For entrepreneurs in Buffalo, it is possible to have their cake and it, too. In fact, some might want to grab a bigger fork.
The region’s supportive environment for startups – combined with its abundance of renowned cultural institutions, parks, and a bustling food and drink scene – makes it possible for entrepreneurs to have the best of both worlds. They can take advantage of a wide network of organizations and programs that can help their fledgling business build momentum during the day, and have plenty of things to do to unwind after a grueling day.
Just ask Lena Levine, who came to Buffalo from Russia in 2009. “Buffalo is a unique city with the perfect combination of a great location and a growing startup and cultural scene,” says Levine, who in 2014 founded Lena Levine Studio, a full-service web design studio that provides high-quality web design, e-commerce and mobile app development to clients across the U.S. and Canada.
Her operation started as a one-person company, which then quickly grew to the team of 10 talented developers located in Buffalo, across the U.S. and Europe. The studio, whose clients include universities, online retailers, startups, and design agencies, is one of numerous companies that operate out of the Innovation Center on the Buffalo Niagara Medical Campus.
“I picked this area due to the proximity to Canada. I loved the fact that I had an opportunity to explore two different countries. Plus, Buffalo’s convenient location allowed me to take day or weekend trips to Toronto and New York City while enjoying the relaxed and affordable lifestyle of Western New York,” Levine says, adding that the number of organizations and programs aimed at supporting young businesses has grown tremendously in recent years.
Among them: Launch NY, Z80 Labs, 43 North, the University at Buffalo School of Management’s Center for Entrepreneurial Leadership (CEL), Urban League, and the Canisius College Women's Business Center.
Events like Startup Weekend, Create Upstate, and WordCamp have also drawn hundreds of people from in and outside the area, according to Levine.
In the summer, Levine spends her spare time outside, whether it’s joining the throng of bicyclists exploring a new neighborhood on Monday nights as part of Slow Roll, or releasing some energy while taking a class at Fitness in the Parks.
“As entrepreneurs, we tend to give all our energy to our businesses, but it is crucial to take care of physical and mental health to stay productive and produce our best work,” she says.
While exciting new restaurants open up across the city, enlivening the region’s already robust food and drink scene, Buffalo’s cultural institutions continue to do their part. Over the summer, the Buffalo Philharmonic Orchestra teamed up with the Richardson Olmsted Campus to offer enLIGHTen, a BPO concert combined with a stunning visual display projected onto the historic Richardson Towers Building. Thousands attended the event.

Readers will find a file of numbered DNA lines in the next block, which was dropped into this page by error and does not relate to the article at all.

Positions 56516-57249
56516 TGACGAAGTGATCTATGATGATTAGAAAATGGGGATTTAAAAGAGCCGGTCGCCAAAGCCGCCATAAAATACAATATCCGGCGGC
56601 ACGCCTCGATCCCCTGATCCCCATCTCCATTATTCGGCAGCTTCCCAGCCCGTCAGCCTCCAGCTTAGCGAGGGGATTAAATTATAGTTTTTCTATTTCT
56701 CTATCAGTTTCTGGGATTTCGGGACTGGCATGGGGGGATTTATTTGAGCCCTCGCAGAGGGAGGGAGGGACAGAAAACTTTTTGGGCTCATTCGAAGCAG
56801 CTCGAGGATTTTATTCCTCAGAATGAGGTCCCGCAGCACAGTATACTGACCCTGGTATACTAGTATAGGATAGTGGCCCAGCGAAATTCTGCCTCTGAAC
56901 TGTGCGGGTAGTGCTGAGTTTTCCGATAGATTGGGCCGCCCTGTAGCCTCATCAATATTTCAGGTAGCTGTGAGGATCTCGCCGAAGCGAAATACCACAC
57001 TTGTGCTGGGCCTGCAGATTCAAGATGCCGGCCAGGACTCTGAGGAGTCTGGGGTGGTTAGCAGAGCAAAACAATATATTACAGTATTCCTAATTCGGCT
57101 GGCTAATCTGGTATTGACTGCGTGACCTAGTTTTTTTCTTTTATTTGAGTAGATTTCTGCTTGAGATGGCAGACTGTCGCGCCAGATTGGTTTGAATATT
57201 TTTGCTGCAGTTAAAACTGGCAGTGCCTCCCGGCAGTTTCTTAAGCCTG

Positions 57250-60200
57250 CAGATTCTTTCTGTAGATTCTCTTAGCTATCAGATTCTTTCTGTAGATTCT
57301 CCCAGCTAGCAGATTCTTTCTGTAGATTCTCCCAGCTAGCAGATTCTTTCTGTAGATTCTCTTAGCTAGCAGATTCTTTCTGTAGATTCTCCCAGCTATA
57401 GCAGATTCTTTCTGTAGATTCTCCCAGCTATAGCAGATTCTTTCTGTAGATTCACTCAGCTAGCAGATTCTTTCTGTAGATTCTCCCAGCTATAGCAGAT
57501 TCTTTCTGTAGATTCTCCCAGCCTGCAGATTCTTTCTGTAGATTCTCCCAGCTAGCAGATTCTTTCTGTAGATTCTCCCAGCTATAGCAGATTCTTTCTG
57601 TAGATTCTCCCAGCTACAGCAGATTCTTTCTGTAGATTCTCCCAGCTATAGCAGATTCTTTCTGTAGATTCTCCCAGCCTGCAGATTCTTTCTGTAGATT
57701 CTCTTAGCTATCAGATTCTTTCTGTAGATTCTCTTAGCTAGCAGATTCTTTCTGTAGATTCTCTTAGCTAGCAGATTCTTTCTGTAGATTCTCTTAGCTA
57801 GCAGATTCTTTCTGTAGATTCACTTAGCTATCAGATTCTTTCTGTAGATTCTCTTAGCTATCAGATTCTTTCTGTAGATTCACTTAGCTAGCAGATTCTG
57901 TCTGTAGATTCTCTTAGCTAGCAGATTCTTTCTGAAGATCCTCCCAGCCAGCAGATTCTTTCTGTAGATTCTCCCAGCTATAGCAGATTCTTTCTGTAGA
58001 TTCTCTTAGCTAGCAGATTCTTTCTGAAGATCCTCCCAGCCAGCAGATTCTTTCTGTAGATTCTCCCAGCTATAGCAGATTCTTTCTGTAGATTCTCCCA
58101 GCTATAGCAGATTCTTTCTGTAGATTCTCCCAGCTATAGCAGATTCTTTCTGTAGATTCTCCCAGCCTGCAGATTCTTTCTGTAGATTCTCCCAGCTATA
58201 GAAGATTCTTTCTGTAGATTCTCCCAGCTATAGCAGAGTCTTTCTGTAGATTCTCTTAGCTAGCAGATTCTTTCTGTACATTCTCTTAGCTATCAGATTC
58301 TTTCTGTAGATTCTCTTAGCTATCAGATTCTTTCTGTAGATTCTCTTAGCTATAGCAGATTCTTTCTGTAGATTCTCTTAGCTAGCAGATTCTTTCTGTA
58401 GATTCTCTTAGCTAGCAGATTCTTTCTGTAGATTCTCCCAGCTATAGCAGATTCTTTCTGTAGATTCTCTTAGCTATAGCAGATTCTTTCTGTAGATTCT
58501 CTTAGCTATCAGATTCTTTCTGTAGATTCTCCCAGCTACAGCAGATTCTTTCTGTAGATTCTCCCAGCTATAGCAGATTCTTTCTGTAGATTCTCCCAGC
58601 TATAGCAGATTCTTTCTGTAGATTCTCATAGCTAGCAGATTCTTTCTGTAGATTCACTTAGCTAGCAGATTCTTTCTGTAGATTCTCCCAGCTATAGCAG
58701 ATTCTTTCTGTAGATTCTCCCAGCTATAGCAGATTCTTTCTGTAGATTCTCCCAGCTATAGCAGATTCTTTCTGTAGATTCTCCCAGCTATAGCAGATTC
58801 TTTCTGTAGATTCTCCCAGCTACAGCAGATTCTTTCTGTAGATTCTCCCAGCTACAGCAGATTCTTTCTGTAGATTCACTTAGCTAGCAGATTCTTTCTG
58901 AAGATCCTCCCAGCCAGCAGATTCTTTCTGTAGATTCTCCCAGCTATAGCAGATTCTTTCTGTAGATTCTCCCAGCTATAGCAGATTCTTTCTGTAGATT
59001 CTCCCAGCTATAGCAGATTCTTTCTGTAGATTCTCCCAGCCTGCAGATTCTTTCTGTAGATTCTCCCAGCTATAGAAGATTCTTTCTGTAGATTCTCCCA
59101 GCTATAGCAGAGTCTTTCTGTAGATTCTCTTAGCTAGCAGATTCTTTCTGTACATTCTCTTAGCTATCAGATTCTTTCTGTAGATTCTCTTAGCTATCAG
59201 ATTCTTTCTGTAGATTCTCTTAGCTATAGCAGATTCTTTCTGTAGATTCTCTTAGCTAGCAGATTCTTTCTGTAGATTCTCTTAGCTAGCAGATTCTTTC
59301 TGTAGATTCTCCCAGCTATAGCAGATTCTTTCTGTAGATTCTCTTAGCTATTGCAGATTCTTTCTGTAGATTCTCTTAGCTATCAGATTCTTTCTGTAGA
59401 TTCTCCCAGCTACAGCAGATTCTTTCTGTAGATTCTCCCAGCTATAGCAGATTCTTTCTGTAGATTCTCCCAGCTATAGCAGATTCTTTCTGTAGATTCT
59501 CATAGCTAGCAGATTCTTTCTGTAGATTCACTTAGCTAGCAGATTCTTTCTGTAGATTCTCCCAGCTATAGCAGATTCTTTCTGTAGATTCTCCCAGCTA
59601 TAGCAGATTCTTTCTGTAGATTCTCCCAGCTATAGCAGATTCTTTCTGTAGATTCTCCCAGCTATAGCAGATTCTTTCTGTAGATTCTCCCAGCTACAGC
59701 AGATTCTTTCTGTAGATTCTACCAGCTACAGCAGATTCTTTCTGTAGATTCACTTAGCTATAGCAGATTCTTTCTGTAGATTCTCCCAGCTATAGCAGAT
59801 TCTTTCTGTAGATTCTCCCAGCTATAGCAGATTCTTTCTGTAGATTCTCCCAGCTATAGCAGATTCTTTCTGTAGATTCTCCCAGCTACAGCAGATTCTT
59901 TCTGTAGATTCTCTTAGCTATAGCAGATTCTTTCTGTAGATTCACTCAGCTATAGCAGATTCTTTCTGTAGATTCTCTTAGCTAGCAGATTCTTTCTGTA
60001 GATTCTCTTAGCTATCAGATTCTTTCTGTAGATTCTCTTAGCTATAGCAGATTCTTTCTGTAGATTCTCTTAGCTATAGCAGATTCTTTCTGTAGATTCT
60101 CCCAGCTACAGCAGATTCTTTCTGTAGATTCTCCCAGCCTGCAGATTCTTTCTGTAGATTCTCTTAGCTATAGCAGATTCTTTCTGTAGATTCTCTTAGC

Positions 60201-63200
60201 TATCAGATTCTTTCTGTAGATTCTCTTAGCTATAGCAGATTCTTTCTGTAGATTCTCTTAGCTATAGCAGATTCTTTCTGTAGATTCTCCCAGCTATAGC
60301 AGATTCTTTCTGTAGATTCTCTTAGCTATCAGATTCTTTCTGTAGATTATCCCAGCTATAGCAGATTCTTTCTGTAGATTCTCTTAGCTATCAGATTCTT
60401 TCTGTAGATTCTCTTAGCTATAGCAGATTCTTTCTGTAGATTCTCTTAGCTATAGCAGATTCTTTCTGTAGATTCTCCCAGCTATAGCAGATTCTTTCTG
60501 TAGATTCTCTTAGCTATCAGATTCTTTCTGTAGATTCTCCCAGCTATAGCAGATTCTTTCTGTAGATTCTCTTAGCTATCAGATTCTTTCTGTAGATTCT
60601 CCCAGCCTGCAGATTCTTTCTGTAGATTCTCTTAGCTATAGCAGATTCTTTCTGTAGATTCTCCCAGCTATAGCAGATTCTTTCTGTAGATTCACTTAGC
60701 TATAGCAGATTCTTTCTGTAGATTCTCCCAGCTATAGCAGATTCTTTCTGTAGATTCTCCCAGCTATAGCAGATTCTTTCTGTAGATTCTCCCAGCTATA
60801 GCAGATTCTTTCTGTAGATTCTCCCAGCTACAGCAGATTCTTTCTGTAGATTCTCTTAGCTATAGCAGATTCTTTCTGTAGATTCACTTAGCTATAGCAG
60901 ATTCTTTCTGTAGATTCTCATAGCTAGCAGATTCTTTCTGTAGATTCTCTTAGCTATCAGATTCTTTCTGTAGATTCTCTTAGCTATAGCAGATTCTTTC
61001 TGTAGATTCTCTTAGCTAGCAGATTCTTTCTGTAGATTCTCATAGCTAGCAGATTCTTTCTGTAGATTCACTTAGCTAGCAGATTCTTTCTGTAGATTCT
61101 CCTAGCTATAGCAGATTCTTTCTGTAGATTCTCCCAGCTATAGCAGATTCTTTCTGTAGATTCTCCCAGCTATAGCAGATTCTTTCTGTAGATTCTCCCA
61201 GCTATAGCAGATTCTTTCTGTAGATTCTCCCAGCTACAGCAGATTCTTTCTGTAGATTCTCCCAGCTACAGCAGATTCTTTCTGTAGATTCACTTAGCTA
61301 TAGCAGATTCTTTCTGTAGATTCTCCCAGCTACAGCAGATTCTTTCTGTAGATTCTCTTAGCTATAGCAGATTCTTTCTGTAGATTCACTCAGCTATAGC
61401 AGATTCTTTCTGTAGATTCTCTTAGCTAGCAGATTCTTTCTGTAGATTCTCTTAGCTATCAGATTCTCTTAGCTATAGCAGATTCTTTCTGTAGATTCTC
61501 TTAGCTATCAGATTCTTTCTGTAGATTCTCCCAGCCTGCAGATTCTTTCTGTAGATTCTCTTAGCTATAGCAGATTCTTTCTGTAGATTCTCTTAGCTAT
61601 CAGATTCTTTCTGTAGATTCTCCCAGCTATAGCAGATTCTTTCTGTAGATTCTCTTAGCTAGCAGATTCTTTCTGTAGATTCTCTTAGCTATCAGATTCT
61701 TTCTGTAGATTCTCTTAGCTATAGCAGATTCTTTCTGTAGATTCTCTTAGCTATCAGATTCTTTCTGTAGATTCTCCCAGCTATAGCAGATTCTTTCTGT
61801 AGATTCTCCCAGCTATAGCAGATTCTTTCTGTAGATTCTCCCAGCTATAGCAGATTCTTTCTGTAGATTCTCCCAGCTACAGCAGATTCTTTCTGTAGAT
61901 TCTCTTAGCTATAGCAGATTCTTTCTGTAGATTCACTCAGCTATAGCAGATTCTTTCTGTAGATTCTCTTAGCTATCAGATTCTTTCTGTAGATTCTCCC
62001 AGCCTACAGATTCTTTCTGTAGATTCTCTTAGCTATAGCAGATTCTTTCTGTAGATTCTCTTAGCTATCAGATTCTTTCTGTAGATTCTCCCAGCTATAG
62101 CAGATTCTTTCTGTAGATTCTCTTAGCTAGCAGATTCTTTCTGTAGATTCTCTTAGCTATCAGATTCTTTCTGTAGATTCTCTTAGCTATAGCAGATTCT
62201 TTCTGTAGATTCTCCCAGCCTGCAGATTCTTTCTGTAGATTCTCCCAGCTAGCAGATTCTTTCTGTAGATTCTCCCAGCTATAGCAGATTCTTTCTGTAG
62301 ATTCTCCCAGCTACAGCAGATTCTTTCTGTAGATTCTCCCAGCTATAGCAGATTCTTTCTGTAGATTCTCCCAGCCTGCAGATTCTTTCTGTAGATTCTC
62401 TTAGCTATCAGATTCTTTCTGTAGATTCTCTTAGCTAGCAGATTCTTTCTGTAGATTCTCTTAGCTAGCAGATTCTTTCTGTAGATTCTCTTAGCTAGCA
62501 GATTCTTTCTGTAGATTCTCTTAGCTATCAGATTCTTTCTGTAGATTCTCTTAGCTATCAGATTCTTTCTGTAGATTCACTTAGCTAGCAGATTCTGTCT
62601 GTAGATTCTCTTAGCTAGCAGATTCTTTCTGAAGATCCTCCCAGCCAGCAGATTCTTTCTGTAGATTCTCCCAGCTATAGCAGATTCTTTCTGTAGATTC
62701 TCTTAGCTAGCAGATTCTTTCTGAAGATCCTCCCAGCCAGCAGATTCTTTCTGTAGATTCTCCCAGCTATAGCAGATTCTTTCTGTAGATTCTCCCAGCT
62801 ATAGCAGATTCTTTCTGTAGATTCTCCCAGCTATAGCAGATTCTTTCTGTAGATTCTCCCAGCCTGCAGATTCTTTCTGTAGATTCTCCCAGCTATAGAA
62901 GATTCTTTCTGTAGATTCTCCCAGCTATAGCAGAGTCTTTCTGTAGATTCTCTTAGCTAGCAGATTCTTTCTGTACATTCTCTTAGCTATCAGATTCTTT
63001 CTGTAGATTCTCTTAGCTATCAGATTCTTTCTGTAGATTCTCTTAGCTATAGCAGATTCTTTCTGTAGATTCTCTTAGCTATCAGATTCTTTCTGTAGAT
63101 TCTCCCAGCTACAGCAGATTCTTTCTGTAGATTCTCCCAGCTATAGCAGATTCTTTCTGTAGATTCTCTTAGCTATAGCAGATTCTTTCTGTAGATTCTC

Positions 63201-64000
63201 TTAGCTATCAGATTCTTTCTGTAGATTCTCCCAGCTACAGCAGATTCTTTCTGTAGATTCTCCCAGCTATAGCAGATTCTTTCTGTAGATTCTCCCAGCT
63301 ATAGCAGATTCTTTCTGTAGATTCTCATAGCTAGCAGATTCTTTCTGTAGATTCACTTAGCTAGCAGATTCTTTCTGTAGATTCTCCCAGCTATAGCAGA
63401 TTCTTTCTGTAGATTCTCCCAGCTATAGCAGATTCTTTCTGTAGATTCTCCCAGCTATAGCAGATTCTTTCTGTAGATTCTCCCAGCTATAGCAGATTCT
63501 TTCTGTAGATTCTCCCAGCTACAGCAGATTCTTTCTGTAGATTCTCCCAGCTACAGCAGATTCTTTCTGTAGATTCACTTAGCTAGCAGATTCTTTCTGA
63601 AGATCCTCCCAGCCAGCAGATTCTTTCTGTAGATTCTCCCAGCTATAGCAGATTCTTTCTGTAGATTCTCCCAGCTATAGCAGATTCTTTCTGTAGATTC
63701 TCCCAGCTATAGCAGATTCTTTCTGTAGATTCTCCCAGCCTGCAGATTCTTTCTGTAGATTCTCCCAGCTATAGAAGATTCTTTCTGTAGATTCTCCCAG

The Buffalo Zoo, the nation’s third oldest, developed $50 million in new exhibits and visitor attractions over the past 17 years. The venerable Albright-Knox Art Gallery has embarked on a $125 million expansion, the third time the gallery has grown over its more than 150-year history.
And the restaurant scene?
“When it comes to restaurants and bars, there are too many to keep pace with, as there are so many opening,” says Buffalo native Michael Hamilton, co-founder and CEO of Peeva, a universal scanner and central pet registry that is the first and only technology to read, analyze, and catalog a microchip regardless of the manufacturer.
Hamilton returned to Buffalo last year to start Peeva after working in New York City since graduating from the University at Buffalo in 2000. Peeva was among the semifinalists in this year’s 43North business competition.
For Hamilton, Buffalo’s parks provide an opportunity to let his mind wander. The park is also where the inspiration for Peeva originated. “A lot of people don't know this, but Buffalo was built around an extensive park system unlike any other in the world. It is actually where the need for Peeva was identified,” said Hamilton, whose family dog was stolen when he was a kid. The company is named after his current dog, a puggle.
In addition to Delaware Park, Hamilton is a fan of the Albright-Knox, Burchfield Penney Art Center, and Buffalo’s rock clubs like Town Ballroom and Mohawk Place. “It's always nice to check out a band coming through town in a more intimate club that would otherwise play a much larger club in New York,” he said.
Buffalo’s burgeoning restaurant scene offers plenty of new options, but Hamilton said he enjoys unwinding at Elmwood Avenue mainstay, Pano’s. “The food is awesome and the conversation is always great. Everyone that works there is either an artist, in a band, or in school trying to figure it all out,” he says.
Oh, and the dessert menu features a variety of cake.